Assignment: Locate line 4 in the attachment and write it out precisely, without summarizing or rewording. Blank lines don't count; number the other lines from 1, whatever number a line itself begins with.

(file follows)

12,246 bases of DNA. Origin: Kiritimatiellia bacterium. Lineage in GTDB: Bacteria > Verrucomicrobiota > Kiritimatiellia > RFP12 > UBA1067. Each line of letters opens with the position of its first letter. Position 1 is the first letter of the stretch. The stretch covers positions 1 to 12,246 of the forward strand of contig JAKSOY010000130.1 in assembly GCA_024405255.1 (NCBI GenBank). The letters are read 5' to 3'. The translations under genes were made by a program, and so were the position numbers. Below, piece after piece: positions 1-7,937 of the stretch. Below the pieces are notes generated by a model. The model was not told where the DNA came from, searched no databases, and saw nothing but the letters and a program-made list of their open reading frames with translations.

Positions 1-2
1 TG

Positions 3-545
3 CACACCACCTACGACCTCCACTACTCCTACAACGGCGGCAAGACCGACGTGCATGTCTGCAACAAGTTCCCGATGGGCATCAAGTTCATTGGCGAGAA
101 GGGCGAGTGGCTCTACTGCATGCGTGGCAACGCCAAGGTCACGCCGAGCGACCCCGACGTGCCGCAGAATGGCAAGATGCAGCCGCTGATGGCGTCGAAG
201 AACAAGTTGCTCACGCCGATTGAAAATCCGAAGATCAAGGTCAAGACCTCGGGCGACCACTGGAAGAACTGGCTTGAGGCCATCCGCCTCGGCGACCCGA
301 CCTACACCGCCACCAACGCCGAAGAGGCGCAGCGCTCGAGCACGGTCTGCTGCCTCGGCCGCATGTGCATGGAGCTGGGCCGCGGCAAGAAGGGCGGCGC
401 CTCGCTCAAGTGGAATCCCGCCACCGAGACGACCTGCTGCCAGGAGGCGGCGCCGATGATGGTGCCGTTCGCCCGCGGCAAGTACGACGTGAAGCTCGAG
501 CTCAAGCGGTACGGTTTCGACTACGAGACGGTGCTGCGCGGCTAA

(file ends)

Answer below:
Positions 3-545